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Ann N Y Acad Sci. 1994 Jun 30;717:16-32.

New pharmacological strategies for cognitive enhancement using a rat model of age-related memory impairment.

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Molecular Physiology and Genetics Section, Nathan W. Shock Laboratories, National Institute on Aging, National Institutes of Health, Baltimore, Maryland 21224.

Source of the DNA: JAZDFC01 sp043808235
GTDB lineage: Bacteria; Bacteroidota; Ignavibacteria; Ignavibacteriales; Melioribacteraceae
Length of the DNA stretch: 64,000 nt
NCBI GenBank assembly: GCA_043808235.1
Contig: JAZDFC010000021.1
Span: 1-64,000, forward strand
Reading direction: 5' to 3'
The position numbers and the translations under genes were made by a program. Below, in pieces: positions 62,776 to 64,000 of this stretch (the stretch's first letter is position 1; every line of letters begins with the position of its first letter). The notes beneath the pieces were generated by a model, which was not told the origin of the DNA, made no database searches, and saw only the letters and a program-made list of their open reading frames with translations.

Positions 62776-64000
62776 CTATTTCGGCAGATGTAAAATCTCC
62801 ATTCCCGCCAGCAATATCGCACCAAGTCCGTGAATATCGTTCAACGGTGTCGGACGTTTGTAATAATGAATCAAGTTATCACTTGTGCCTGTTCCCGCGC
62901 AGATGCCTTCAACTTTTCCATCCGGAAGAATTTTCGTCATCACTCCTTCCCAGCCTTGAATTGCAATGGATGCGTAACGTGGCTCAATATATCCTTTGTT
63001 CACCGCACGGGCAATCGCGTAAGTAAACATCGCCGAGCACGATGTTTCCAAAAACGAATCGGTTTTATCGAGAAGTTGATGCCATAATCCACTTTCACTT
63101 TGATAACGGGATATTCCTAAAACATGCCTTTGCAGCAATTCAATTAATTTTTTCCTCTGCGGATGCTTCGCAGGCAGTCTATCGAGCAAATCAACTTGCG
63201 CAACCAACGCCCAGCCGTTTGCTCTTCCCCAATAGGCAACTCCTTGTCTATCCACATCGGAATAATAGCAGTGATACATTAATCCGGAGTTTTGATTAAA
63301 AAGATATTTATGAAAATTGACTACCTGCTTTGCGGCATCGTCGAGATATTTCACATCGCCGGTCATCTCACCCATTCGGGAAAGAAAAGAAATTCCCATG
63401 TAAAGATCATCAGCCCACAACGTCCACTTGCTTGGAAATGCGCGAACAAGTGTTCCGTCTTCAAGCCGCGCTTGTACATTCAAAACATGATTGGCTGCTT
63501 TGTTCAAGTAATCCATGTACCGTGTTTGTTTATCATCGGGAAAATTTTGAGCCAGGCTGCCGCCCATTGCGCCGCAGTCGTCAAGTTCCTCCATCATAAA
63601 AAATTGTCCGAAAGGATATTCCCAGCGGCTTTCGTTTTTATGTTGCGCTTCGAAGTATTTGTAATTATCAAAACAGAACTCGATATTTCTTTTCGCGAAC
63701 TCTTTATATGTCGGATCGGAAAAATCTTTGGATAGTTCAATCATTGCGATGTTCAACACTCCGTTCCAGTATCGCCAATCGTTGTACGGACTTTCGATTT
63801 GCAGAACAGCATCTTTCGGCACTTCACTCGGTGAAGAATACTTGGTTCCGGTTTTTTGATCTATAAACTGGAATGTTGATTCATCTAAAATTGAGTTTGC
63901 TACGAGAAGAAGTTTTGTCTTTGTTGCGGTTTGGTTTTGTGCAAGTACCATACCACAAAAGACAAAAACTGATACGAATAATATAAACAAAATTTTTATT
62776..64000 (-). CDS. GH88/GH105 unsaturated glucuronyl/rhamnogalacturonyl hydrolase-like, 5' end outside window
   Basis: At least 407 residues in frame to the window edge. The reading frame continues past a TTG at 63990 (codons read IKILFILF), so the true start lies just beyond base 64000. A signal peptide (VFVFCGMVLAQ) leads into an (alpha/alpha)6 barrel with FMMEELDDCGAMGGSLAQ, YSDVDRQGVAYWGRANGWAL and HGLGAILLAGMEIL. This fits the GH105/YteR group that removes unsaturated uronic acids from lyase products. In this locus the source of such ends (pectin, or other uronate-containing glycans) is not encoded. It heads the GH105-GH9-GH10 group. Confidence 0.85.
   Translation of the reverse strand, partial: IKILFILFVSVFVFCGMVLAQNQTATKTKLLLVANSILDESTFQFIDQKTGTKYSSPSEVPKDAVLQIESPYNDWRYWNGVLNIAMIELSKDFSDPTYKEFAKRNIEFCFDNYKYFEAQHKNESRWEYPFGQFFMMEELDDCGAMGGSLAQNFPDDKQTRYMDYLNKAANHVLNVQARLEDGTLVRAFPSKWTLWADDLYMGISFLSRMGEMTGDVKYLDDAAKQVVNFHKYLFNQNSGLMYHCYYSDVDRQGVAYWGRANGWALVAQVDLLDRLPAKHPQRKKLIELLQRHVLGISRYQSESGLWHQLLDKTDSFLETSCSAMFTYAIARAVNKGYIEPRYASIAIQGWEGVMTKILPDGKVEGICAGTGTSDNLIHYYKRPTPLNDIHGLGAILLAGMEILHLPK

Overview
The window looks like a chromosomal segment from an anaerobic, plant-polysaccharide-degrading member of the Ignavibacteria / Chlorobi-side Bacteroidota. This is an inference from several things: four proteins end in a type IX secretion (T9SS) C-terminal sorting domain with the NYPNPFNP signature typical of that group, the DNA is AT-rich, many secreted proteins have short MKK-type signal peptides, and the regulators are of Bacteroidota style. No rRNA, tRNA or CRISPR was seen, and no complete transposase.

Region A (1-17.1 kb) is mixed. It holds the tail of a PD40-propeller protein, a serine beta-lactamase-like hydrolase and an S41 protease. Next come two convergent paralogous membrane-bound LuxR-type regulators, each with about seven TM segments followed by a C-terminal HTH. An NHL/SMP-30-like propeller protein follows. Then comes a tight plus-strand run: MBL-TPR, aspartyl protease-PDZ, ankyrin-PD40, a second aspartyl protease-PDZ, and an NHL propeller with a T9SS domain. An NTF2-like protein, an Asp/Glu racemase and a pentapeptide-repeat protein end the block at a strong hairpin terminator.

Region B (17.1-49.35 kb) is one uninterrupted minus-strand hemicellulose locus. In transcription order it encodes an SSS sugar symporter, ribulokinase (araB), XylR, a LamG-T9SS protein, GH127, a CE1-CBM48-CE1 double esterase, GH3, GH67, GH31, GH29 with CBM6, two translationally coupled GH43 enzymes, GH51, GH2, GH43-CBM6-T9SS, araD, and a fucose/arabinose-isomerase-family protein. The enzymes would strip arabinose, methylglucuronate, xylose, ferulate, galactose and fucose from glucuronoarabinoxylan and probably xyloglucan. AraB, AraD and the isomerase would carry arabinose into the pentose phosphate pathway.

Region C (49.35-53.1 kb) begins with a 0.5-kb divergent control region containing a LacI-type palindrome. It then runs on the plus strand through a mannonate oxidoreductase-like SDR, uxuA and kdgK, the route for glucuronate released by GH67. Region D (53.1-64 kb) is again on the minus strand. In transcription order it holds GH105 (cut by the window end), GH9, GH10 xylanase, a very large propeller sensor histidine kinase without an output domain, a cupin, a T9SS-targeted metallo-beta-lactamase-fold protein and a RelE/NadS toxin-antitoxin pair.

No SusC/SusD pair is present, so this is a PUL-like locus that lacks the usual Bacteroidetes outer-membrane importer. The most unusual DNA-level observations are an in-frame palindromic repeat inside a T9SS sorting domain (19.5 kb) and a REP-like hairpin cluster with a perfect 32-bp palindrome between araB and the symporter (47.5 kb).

We have developed the Stone maze paradigm for use as a rat model of memory impairment observed in normal aging and in Alzheimer's disease. Evidence produced thus far clearly implicates both the cholinergic and glutamatergic systems in acquisition performance in this complex maze task. Although results have been very inconsistent regarding the cognitive enhancing abilities of cholinomimetics for use in Alzheimer's disease, new classes of cholinesterase inhibitors may offer greater therapeutic efficacy. The use of glycine and polyamine agonists appears to be a viable strategy for positive modulation of the NMDA receptor. In addition, an approach that combines stimulation both of cholinergic and glutamatergic systems may have greater potential than agonism of either separately. Manipulation of signal transduction events might also have potential for cognitive enhancement. The influx of Ca2+ through the NMDA receptor stimulates production of NO via the action of NOS. By using NARG to block NOS activity, we have demonstrated in rats that NO production appears to influence learning in the Stone maze. We are currently exploring the age-related changes in NOS activity in specific brain regions of rats to determine if loss in the NO generating system is related to age-related memory impairment observed in the Stone maze. In addition, we are exploring pharmacological strategies for inducing NO production; however, because of the potential neurotoxicity for NO overstimulation, this strategy will present some obstacles. The identification of NO as a simple molecule serving vital physiological functions but representing potential for neurotoxicity presents an important unifying area for neurobiological investigations searching for mechanisms of normal brain aging and of age-related neuropathology, as observed in Alzheimer's disease.

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